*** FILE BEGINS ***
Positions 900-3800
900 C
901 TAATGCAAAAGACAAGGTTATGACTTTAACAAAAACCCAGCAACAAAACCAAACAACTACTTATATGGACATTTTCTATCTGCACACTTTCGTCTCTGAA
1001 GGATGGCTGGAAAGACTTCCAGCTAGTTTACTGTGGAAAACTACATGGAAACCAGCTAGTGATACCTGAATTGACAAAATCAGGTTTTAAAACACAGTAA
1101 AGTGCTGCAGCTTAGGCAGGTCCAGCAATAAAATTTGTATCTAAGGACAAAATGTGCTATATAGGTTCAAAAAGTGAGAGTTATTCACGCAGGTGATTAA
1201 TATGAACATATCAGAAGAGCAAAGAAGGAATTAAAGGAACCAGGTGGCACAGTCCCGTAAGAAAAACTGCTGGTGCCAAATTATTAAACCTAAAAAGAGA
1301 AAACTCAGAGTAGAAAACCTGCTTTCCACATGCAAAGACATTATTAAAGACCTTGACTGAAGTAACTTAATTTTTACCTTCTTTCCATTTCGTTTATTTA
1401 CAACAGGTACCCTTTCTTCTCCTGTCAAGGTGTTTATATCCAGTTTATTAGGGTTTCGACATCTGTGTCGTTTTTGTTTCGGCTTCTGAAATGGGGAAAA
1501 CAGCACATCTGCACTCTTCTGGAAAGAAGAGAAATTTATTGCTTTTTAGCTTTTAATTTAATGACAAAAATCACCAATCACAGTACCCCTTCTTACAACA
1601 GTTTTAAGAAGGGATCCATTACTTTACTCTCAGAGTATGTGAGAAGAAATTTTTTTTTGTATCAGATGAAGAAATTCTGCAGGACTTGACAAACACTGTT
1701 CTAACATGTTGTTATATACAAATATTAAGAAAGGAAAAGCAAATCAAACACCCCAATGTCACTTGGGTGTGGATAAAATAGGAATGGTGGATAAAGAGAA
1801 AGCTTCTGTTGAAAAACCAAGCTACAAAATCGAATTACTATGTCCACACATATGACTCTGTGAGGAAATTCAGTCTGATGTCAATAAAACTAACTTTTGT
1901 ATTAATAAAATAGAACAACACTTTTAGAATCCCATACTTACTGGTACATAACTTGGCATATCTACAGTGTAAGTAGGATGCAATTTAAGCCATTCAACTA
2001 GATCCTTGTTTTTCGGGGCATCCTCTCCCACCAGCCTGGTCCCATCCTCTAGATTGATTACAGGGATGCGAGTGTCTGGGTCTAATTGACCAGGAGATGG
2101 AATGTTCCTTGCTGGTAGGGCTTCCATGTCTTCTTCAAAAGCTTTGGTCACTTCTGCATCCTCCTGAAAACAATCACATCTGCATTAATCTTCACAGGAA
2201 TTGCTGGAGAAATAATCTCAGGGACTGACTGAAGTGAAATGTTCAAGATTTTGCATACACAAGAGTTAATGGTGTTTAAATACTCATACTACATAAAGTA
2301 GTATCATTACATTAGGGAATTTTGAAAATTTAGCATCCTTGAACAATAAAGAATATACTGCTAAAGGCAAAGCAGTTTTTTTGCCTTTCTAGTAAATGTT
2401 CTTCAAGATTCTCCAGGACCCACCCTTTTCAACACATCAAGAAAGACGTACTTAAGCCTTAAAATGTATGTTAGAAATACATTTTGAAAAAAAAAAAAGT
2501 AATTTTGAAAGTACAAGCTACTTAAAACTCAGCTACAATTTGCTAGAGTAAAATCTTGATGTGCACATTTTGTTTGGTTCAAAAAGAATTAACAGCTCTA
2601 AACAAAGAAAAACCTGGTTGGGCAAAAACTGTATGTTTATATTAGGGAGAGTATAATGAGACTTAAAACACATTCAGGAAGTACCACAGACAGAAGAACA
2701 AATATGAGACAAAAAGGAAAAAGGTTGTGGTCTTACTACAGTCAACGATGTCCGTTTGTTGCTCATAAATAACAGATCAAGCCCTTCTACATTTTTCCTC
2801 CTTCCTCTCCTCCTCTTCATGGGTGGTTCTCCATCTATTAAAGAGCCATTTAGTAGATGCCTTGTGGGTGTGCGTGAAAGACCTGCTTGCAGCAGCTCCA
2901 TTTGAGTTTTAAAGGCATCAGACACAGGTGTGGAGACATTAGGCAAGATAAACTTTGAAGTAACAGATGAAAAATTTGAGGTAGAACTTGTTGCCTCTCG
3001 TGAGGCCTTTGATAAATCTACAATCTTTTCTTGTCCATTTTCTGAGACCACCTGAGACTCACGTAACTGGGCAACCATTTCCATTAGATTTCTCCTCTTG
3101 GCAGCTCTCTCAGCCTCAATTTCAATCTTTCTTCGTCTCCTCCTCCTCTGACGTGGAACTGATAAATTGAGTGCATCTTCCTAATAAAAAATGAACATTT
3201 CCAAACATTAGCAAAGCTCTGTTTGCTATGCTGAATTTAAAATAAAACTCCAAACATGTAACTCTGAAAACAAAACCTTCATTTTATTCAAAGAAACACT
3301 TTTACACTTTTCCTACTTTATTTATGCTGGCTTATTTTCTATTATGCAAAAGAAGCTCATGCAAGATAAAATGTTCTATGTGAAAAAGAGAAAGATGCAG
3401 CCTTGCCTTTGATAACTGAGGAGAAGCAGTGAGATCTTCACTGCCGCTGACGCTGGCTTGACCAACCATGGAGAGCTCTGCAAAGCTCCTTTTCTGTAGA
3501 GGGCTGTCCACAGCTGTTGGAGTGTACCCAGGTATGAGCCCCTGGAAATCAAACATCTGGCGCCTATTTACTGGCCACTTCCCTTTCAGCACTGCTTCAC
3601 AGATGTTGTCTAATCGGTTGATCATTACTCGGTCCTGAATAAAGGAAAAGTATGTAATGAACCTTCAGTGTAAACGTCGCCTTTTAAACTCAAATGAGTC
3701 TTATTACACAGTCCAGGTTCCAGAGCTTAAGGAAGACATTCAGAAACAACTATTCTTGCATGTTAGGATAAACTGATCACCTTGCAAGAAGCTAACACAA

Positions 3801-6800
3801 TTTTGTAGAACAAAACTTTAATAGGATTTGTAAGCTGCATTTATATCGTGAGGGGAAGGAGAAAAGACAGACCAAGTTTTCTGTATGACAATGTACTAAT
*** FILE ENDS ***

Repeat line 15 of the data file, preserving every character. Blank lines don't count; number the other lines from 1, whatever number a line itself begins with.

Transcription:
2101 AATGTTCCTTGCTGGTAGGGCTTCCATGTCTTCTTCAAAAGCTTTGGTCACTTCTGCATCCTCCTGAAAACAATCACATCTGCATTAATCTTCACAGGAA